|Duration:||2 years, 01.03.2014 - 15.4.2016|
|Partners:||Fachgebiet Methoden der Signalverarbeitung (MSV), TU Munich|
|Contact Persons:||Markus Klügel (email@example.com)|
In the last decades, cellular networks have developed from single-purpose networks to highspeed data networks. This has shifted the typical application scenario from speech towards multimedia and internet access. The infrastructure of the radio access network (RAN) has become very diverse and no longer consists of a single base station but also includes relays, micro- and femto-base stations, as is shown in the picture. For this diverse structure, the concepts used for resource-, power- and interference management have to be re-thought.
A consequent next step in these diverse cellular networks is to allow direct communications between the user devices, which are controlled by the cellular base station. This is referred to as Device-to-Device (D2D) communication. This step allows new application scenarios, as an ad-hoc underlay network is formed in the cellular network, breaking the star-like communication topology. It allows for location- and context-aware applications and peer-to-peer scenarios on a new scale.
From a management perspective, when source and sink of a traffic flow are located nearby, direct communication can be a better choice than a communication passing through the base station and the core network of the provider. The close location of nodes allows for high data rates at low latency and low energy consumption (proximity-gain, ). As only one direct link is required, compared to up- and downlink in cellular communication, less resources are used in overall (hop-gain, ). Finally, by reducing transmit power, interference between users is lowered so much that a reuse of transmission resources within the same cell is possible (reuse-gain, ). However, the exact amount of "gain" achieved by introducing direct links is not easily specified. The exact benefits need to be quantified to manage links correctly.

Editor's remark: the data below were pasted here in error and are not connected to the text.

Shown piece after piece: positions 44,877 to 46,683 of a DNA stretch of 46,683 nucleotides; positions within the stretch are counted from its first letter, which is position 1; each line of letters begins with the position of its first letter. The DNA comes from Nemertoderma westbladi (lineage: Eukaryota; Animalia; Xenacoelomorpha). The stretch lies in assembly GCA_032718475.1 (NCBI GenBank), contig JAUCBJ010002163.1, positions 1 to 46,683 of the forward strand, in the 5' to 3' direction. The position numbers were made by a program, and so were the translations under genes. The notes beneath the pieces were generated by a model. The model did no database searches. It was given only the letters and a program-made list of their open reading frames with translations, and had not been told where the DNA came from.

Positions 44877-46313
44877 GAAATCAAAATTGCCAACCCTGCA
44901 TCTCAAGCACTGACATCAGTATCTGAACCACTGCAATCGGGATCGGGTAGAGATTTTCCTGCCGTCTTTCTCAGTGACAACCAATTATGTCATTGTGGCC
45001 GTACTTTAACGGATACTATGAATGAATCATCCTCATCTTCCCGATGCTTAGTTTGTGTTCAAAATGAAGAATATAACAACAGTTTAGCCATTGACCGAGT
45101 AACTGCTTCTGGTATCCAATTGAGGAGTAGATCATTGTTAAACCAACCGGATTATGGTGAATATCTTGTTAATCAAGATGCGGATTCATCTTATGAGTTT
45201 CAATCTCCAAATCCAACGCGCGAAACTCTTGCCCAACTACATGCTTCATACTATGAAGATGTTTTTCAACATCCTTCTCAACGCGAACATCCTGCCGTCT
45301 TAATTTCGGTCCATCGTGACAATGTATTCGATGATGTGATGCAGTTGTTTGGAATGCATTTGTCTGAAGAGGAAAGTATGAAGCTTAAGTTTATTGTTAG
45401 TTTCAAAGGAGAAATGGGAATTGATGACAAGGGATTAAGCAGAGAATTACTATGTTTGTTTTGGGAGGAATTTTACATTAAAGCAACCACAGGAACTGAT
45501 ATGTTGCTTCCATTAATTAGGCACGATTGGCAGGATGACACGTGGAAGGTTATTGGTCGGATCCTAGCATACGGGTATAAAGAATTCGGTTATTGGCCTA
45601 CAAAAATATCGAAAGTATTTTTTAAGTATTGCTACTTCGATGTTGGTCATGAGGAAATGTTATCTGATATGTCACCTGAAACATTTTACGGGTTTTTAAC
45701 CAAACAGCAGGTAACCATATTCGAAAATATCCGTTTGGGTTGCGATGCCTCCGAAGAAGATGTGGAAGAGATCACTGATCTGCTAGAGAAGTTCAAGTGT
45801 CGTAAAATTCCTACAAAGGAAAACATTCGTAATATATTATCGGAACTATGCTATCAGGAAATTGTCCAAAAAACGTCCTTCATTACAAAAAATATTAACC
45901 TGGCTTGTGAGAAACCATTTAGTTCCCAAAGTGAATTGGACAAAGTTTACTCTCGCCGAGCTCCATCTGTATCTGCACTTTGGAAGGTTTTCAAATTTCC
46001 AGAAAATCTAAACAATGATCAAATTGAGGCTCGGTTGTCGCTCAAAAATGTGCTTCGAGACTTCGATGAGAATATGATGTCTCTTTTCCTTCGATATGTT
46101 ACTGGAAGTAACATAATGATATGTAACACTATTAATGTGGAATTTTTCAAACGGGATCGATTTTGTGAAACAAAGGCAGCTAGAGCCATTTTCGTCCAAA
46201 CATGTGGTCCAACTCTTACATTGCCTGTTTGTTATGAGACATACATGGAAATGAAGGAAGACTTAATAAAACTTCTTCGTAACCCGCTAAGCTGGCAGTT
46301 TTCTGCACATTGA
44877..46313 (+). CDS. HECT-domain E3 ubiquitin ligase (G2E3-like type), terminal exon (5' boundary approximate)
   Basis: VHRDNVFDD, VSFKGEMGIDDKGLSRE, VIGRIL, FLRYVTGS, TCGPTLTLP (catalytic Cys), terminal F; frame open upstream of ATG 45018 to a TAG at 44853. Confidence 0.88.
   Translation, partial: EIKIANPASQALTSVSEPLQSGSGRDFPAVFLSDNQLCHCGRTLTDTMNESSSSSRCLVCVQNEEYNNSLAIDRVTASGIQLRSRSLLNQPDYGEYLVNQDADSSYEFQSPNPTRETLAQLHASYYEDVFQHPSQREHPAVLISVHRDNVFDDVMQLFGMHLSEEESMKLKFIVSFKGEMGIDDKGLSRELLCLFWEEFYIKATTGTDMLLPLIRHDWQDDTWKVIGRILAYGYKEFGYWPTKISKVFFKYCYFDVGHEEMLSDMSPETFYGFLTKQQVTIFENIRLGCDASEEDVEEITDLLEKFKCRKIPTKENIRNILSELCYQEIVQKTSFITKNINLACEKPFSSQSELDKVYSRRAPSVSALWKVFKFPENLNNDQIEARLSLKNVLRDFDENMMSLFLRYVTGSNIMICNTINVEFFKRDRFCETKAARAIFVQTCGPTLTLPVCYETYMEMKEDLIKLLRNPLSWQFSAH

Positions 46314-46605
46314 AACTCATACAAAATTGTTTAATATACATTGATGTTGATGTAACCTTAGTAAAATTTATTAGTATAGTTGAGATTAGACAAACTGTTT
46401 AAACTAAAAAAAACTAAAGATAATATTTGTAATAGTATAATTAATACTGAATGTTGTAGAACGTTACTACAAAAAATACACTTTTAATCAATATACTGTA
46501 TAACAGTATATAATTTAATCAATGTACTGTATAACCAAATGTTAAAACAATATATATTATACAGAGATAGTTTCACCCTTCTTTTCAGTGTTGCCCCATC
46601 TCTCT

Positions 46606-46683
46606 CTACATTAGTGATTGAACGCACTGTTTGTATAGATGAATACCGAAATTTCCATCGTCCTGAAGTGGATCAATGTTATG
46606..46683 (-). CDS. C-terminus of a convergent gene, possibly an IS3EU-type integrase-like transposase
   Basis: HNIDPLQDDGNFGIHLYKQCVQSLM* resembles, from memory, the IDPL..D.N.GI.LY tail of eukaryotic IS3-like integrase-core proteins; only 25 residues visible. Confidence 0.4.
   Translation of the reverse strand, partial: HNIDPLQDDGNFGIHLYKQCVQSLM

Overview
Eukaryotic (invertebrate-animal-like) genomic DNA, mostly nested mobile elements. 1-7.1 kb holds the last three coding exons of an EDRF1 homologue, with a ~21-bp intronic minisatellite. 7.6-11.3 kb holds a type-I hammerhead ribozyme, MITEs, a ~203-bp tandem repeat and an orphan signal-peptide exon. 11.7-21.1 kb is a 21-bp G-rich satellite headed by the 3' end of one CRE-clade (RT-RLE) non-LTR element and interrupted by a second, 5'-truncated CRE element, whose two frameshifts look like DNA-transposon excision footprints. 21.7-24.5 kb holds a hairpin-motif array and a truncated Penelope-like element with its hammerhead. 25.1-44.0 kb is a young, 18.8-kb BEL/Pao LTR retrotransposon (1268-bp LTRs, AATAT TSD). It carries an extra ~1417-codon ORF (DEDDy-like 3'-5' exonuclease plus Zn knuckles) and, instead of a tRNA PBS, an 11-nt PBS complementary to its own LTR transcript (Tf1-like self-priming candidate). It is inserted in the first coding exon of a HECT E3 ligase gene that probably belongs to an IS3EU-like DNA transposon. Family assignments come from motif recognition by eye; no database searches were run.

In the D2D-scenario, resource allocation, power- and interference management are even more challenging than for infrastructure networks due to moving devices and the changing nature of wireless links. Finding mechanisms that allow a safe integration of D2D-communication into cellular networks and how to design application scenarios that benefit from direct traffic are a research area which receives increasing attention.
Our Research focuses on the modeling of resource efficiency, topological considerations, efficient power control and resource allocation. In cooperations, the joint interaction of an application overlay with a D2D underlay as well as D2D communication between vehicles is considered.
 G. Fodor, E. Dahlman, G. Mildh, S. Parkvall, N. Reider, G. Miklós, and Z. Turányi. Design aspects of network assisted device-to-device communications. IEEE Communications Magazine, 50(3):170–177, 2012.